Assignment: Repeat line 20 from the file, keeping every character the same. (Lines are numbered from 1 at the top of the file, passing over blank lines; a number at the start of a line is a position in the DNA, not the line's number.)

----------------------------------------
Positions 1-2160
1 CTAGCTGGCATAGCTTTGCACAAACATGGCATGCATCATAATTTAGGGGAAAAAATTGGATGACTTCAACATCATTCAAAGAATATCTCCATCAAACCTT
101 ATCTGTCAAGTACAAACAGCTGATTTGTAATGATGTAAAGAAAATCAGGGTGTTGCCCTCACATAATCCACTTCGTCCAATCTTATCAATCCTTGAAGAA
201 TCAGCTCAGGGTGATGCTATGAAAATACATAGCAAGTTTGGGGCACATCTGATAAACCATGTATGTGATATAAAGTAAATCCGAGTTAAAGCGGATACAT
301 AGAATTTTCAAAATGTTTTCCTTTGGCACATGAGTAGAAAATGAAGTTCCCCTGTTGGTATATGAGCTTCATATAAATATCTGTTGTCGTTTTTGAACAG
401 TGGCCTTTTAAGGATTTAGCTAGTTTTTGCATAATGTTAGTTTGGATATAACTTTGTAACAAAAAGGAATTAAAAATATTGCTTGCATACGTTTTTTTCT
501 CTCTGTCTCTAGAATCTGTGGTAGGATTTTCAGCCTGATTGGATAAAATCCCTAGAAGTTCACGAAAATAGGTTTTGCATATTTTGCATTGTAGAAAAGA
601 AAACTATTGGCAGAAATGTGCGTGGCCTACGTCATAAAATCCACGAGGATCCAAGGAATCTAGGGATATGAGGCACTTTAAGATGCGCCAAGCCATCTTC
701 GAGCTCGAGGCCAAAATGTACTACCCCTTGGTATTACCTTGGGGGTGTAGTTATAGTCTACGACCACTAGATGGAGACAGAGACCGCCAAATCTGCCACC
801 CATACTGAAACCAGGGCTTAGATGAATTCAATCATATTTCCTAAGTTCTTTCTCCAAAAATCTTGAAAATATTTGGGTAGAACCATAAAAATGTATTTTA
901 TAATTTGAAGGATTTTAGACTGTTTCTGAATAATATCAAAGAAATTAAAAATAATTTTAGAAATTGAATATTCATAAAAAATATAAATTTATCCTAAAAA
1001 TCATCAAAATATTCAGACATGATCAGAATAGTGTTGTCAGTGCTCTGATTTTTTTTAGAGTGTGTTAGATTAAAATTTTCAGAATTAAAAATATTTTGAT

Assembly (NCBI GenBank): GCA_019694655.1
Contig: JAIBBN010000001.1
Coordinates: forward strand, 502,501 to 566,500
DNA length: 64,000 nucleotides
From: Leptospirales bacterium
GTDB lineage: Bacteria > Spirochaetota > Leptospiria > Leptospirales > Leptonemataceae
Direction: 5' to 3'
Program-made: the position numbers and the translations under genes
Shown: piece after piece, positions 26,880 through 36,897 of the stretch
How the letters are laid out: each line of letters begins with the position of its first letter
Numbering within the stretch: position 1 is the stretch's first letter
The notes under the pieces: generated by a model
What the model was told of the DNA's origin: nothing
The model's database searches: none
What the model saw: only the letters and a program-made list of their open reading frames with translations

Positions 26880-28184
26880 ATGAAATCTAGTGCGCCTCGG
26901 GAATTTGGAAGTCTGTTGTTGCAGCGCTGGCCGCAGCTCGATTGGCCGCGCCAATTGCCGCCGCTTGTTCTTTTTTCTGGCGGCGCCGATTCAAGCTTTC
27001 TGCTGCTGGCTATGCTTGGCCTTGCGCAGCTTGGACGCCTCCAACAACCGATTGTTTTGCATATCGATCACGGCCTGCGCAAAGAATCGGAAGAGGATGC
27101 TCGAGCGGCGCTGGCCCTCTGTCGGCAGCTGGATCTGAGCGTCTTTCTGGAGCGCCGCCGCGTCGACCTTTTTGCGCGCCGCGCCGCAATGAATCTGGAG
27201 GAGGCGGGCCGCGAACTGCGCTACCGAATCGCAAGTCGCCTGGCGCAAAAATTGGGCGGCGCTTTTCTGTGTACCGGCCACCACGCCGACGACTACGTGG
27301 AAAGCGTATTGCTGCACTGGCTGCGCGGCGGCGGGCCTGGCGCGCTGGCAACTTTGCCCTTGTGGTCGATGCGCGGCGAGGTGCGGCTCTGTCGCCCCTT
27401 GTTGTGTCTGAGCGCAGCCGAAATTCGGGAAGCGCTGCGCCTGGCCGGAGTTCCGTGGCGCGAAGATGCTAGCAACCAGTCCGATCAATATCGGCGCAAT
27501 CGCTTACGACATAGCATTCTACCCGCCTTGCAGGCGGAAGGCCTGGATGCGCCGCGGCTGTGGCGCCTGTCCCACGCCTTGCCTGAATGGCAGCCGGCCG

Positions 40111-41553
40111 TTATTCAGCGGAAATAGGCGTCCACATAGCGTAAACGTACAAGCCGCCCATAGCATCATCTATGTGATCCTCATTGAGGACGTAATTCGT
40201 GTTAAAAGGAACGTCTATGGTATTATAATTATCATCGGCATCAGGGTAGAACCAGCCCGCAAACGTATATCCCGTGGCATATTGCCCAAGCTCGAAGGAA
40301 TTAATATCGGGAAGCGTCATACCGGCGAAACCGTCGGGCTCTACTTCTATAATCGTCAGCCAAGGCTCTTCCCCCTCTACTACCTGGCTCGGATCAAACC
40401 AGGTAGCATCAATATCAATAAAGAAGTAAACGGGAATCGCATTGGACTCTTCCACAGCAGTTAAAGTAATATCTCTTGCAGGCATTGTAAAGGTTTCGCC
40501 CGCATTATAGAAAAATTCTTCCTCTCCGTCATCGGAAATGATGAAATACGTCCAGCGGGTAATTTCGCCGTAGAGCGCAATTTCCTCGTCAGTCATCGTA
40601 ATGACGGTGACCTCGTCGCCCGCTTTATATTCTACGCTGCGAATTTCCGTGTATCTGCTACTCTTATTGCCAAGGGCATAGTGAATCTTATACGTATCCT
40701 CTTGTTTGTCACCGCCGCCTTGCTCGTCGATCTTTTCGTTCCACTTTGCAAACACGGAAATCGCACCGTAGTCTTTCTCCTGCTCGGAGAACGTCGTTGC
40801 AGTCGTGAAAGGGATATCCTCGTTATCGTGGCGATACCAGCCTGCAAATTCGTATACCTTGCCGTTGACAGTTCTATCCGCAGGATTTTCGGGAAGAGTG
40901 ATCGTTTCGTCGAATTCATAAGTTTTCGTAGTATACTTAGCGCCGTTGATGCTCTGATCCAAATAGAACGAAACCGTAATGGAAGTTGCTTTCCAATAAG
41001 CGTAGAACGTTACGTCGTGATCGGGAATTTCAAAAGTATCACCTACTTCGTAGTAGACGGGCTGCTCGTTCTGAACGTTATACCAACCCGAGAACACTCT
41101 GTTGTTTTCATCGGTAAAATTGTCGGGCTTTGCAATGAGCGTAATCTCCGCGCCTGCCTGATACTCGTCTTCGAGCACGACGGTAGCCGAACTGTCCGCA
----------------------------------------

Program-made: the position numbers and the translations under genes